For the most part I have had my office in my home. This creates a number of different challenges. Today I am going to share with you what I have learned over the years about juggling family and business in the same venue.
My Office Is In My Home
“This is the living room and this is my office.”
Many home tours include this comment. Whether the office is a completely separate wing, a room or a corner in the kitchen or family room, one space is designated as an office. Suddenly home is also a place of business. For parents who are working out of their homes, managing children and work in the same location can take some juggling.
Home or Work
Psychologically, it’s important for you to know where you are at any given moment; at home or at work. I remember learning this lesson the hard way. Both children were at school and I was busy developing a workshop. I was also doing the laundry.
Okay, one load in the washer, laptop ready, resource books and articles at hand, workshop topic clear in mind and I started. Maybe I should start the workshop with…whoops, sounds like the wash is finished. I moved the wash to the dryer and started a new load.
Now, I know how I should start the workshop. I got rolling and the workshop was really cooking. The ideas were exciting, the material was writing itself and “darn it!” I forgot about the wash. The story of the rest of that day is better left to your imagination. Neither job was done well and I found myself frustrated and annoyed. I learned my lesson. These days, I am either at work or at home, never both.
Some of the ways to accomplish this are:
• A separate room or area, preferably one where you can’t see the rest of the house. If you are using part of a room, have some way of closing the space, as if you closed a door.
• A ritual that will convince you that the route to your office is taking you away from home and to the office. I have known people who actually went outdoors and re-entered to go the work.
• Call the work area your office.
• Have a separate phone line for work.
• Ignore the office phone while you eat meals and in the evenings.
What about the children?
• If your children are not yet in school you have special problems because they are present all day. Have a caregiver in the house or use part-time childcare when you are at work.
• Arrange your work schedule to coincide with pre-school or other activities when you are not actively engaged in child-care.
• Consider an office outside the home until the children are in school.
• One trap is the innocent request of a spouse who is doing the child-care; “I just have to run out for a few minutes, can you keep an eye on the children?” Of course, you say yes. Do consider how much this break in your work and concentration takes from your work before you make it a habit.
• Make your office off-limits. Teach your children that when you are in the office you are at work.
• Invite your children in occasionally to see what you do in there (in the same way parents with offices away from home bring their children in from time to time).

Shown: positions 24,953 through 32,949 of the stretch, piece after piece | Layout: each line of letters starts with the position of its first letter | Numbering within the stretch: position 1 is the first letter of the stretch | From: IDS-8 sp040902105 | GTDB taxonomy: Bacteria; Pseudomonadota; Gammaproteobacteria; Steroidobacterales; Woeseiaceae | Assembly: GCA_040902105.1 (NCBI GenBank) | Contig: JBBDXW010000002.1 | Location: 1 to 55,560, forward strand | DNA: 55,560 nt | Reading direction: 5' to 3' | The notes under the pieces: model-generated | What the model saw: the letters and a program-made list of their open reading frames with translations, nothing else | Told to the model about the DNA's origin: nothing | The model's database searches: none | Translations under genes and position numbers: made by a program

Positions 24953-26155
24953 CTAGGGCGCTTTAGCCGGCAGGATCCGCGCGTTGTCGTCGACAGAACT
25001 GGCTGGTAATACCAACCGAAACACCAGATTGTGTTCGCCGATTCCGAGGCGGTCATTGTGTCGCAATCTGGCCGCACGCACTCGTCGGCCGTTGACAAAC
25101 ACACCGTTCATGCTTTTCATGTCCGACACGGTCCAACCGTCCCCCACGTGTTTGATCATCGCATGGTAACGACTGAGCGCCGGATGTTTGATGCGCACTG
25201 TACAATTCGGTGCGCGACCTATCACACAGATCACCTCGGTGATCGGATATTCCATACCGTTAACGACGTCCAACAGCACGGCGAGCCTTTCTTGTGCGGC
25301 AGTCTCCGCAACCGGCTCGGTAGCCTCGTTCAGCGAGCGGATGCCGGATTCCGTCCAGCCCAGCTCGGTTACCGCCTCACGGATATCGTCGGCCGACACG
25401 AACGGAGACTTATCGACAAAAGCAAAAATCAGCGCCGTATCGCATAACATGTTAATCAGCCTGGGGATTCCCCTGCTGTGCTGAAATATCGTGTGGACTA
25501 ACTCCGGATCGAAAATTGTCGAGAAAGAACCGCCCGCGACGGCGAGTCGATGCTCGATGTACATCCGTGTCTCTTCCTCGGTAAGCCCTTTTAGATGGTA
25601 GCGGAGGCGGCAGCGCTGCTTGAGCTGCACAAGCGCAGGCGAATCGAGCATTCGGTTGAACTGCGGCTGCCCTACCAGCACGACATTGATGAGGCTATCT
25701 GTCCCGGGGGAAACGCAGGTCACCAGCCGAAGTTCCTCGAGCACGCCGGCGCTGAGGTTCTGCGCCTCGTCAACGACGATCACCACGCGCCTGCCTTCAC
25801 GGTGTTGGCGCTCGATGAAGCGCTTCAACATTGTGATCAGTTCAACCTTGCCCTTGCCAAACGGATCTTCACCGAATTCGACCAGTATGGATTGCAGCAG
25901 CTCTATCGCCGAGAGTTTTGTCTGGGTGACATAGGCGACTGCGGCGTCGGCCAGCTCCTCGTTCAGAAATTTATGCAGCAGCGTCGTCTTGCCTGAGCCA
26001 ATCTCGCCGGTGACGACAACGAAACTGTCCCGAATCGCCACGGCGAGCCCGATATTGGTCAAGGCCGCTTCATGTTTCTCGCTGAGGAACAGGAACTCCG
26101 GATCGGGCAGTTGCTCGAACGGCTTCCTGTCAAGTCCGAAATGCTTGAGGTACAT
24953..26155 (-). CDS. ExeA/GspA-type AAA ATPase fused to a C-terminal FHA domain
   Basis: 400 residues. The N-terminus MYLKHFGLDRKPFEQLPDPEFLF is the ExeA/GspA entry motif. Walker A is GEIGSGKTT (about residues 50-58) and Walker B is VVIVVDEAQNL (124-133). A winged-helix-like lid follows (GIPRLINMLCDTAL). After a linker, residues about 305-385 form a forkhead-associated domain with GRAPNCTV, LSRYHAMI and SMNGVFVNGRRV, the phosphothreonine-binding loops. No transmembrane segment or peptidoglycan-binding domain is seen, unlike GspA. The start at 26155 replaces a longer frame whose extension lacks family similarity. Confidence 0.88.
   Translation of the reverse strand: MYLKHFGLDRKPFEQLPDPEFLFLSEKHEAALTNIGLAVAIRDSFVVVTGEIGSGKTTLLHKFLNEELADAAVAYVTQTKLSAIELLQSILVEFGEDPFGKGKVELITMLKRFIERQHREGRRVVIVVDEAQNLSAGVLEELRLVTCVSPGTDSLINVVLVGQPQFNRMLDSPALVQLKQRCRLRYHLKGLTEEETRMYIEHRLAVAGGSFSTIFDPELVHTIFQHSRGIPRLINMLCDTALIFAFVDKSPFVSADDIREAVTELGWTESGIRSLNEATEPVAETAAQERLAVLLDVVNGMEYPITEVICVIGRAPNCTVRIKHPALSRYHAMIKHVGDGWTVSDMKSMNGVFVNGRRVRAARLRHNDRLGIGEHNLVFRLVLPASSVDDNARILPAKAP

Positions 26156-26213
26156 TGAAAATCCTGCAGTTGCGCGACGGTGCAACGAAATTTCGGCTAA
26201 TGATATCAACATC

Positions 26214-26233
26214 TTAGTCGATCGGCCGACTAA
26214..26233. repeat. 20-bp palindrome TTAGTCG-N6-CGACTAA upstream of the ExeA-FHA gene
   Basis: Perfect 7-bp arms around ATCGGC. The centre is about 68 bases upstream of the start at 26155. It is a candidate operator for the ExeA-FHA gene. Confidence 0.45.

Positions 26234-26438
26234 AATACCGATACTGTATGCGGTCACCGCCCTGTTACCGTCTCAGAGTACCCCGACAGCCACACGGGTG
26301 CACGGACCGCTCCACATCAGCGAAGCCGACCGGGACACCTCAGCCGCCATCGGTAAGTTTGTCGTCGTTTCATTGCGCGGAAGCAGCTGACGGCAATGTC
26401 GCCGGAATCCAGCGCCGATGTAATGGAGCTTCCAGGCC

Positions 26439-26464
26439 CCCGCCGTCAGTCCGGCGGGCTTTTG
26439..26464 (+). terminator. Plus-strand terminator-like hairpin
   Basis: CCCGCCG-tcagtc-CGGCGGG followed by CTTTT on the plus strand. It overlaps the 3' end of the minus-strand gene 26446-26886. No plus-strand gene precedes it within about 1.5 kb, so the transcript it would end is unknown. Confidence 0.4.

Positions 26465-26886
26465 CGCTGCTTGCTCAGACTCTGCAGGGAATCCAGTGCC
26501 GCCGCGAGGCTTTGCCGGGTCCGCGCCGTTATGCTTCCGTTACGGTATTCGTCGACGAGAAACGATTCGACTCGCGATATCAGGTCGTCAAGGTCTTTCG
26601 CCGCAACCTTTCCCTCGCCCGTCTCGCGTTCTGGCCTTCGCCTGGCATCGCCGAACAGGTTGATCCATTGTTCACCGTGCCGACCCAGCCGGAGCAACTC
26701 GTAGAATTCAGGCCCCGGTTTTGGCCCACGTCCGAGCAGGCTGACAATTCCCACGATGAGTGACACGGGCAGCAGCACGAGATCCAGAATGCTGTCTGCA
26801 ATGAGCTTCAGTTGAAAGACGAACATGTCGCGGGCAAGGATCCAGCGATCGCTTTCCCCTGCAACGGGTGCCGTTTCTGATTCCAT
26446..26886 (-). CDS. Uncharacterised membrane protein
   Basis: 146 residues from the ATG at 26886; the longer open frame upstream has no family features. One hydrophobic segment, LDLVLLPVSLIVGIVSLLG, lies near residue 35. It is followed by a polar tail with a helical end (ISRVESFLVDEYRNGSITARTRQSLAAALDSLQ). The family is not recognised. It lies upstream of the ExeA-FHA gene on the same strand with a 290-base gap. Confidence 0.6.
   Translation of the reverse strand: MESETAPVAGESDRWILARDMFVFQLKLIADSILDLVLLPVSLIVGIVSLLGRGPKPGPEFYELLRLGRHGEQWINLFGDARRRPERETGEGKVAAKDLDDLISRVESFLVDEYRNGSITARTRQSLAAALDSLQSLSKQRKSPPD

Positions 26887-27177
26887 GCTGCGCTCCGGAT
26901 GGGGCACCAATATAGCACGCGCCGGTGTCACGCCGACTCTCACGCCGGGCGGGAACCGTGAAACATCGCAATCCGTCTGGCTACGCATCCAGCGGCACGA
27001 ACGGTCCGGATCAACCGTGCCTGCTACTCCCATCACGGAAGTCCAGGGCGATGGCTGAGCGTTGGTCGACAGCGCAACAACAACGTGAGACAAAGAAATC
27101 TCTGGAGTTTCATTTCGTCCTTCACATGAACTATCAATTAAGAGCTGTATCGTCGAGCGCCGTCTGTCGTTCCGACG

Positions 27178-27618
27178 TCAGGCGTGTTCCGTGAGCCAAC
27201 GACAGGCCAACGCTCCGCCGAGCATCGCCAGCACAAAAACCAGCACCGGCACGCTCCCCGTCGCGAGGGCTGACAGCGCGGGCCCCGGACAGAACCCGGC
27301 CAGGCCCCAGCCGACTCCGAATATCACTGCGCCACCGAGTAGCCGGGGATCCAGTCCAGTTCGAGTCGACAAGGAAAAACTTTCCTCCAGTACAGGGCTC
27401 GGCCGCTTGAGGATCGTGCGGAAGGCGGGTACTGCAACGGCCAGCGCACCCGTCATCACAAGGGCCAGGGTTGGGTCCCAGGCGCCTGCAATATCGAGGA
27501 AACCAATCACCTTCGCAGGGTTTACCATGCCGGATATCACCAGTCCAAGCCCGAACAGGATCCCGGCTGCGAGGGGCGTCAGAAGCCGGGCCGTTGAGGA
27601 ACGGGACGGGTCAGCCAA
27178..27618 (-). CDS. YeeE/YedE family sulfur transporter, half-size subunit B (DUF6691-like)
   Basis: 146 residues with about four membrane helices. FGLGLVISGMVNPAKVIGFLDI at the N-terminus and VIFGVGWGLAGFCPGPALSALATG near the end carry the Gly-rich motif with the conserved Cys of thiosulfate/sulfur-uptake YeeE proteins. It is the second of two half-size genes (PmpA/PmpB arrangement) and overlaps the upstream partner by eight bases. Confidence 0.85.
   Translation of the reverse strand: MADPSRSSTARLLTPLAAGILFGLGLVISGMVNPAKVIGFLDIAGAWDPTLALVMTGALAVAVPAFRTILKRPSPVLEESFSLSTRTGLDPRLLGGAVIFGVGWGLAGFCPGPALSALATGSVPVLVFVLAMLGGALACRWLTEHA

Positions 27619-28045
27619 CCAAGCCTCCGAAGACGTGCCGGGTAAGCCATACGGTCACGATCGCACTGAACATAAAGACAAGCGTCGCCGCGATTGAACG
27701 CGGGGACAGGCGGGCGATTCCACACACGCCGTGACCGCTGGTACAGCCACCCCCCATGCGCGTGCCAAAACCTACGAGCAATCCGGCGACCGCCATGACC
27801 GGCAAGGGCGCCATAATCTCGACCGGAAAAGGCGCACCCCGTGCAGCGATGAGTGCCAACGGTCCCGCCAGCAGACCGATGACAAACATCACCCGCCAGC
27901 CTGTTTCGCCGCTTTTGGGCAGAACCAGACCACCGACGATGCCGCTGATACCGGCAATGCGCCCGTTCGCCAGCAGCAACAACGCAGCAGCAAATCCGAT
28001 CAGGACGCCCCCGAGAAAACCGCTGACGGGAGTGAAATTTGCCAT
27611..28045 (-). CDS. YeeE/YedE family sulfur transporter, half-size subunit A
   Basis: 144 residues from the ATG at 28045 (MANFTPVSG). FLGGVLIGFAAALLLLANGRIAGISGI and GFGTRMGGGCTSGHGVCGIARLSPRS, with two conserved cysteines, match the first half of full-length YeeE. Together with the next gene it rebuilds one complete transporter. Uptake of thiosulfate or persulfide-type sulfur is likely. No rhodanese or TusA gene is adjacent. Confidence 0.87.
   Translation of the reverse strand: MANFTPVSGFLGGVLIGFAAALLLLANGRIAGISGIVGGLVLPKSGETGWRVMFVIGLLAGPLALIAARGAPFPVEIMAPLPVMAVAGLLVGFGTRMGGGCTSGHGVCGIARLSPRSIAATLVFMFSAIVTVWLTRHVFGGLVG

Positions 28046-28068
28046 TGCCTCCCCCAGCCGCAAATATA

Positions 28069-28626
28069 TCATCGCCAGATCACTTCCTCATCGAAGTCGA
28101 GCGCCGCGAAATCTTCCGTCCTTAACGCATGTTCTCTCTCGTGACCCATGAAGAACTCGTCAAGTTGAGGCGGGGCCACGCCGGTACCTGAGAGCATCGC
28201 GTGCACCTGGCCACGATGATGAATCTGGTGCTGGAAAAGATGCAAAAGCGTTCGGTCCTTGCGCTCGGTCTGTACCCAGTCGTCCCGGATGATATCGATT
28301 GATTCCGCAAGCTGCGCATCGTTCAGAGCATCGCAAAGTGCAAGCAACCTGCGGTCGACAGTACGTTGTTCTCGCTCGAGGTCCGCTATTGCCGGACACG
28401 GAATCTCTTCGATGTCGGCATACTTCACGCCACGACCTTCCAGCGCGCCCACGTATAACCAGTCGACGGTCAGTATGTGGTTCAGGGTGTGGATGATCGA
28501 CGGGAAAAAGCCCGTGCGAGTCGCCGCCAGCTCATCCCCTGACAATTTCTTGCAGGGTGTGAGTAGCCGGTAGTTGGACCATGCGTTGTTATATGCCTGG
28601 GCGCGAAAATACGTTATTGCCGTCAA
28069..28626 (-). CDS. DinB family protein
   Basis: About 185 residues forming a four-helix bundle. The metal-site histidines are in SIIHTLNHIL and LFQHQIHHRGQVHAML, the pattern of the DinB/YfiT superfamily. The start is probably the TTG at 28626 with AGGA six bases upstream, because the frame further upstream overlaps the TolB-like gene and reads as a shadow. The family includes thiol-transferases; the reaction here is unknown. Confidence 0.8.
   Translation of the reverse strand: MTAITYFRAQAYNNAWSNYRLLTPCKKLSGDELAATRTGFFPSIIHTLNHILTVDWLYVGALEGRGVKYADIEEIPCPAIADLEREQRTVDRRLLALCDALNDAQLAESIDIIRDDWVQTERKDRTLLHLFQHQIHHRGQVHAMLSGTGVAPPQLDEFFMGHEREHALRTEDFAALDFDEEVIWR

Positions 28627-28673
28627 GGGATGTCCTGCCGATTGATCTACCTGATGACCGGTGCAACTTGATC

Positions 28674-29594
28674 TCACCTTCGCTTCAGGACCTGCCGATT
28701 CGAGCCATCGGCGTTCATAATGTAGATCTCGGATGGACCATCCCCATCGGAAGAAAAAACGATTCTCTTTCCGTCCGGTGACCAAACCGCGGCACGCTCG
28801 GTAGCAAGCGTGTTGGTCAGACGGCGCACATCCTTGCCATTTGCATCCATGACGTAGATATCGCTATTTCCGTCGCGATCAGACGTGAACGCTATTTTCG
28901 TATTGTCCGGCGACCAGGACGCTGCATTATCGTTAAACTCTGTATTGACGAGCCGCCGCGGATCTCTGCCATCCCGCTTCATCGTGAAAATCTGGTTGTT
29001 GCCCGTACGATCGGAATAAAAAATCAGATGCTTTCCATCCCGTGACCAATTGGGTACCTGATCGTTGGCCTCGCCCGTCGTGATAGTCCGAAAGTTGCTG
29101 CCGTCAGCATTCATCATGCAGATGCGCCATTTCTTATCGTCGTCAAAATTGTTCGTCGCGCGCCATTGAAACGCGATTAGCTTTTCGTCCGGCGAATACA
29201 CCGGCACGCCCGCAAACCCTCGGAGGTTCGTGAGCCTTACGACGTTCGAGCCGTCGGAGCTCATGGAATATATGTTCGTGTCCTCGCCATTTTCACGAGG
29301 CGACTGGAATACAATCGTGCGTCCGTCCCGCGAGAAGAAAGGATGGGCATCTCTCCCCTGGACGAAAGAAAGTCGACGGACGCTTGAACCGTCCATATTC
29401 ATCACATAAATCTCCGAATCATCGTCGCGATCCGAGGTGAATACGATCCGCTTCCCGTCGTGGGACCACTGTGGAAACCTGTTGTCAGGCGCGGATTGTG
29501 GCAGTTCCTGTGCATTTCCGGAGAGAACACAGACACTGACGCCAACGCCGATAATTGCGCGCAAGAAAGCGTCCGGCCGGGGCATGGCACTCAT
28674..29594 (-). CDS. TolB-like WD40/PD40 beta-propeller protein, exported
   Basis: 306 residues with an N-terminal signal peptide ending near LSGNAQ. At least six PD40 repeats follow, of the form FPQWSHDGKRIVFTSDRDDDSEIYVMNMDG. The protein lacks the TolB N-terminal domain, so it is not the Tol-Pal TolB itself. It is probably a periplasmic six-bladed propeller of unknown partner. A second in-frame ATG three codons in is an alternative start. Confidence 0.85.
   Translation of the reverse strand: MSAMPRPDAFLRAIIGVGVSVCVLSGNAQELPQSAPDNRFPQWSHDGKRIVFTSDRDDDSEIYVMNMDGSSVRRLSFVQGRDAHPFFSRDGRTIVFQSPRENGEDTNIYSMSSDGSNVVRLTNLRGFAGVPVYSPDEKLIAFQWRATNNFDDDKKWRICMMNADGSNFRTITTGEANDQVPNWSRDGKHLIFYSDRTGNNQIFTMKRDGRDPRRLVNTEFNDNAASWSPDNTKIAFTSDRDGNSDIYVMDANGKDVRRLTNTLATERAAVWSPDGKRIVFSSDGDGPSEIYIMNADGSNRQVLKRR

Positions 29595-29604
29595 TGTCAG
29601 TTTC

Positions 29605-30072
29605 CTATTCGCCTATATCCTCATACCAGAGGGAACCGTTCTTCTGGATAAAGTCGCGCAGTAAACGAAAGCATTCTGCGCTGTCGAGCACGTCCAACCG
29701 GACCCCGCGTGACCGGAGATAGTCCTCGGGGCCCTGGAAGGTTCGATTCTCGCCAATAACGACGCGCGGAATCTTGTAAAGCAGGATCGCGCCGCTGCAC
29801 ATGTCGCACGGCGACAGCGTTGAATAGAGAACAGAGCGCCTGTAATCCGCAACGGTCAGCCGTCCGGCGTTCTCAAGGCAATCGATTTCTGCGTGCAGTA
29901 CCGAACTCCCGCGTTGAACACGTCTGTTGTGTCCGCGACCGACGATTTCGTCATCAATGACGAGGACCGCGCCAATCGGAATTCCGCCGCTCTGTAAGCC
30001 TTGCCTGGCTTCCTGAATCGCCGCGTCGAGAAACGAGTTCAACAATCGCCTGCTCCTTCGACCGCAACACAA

If you need to work with children underfoot there are some guidelines you can look to:
• Be reasonable in your expectations for the child. A pre-schooler cannot amuse himself for an hour or two while you work.
• Television is not a good daytime babysitter for extended lengths of time.
• Be honest with your child and follow through. If you say you’ll be off the phone in five minutes — do it!!
• Find someone else in the same boat and share child-care so you can each do one job at a time and do each well.
• Or find some part-time, on-call child-care for those unexpected meetings or deadlines.
• Be aware of the time so children have snacks, meals and naps on time.
• If you have to take children out with you running errands, have fun things in the car (books, magnetic games, CDs) to amuse them.
Your family also needs to know when you are working or not working. Often people who work at home choose to work weird hours. This is fine but your family needs to know when you are not working.
One of the most frustrating things for families is to live with someone who is constantly at work. This is especially tempting for people who have a desk in the corner of a room and can gravitate easily to the desk or those who have the kind of work they can do on their laps while chatting. But the family never gets the full attention of that family member, and they resent it.
No matter how many hours you work make sure to make some time for:
• Your children
• Your marriage or relationship
Sarah is shy, Jared is bossy and Pat is Easy-Going. What do we need to know about different temperaments?
Every child is unique and different. My mini guide e-book, Vive la Différence: Raising Children with Different Temperaments addresses some of the temperaments we see in our kids.
I looked at my two children who are as different as night and day. Then I consider my siblings and we are a textbook example of different.
But, now I have three grandchildren, all the same age and the differences from their births has been striking.
The result is the e-parenting mini guide, Vive la Différence: Raising Children with Different Temperaments. The guide is available on my website.
How Can I Bring Kathy to My Community?
I offer keynotes and workshops, have written books and have ongoing newspaper columns, books, blogs and newsletters.
And, no matter what the actual topic, they all share a basic value that I call:
P — is a parenting plan
U — is unconditional love
R — is respect for your child as he is right now
E — is encouragement
I look forward to working with you for your professional development, workplace wellness or parenting education event.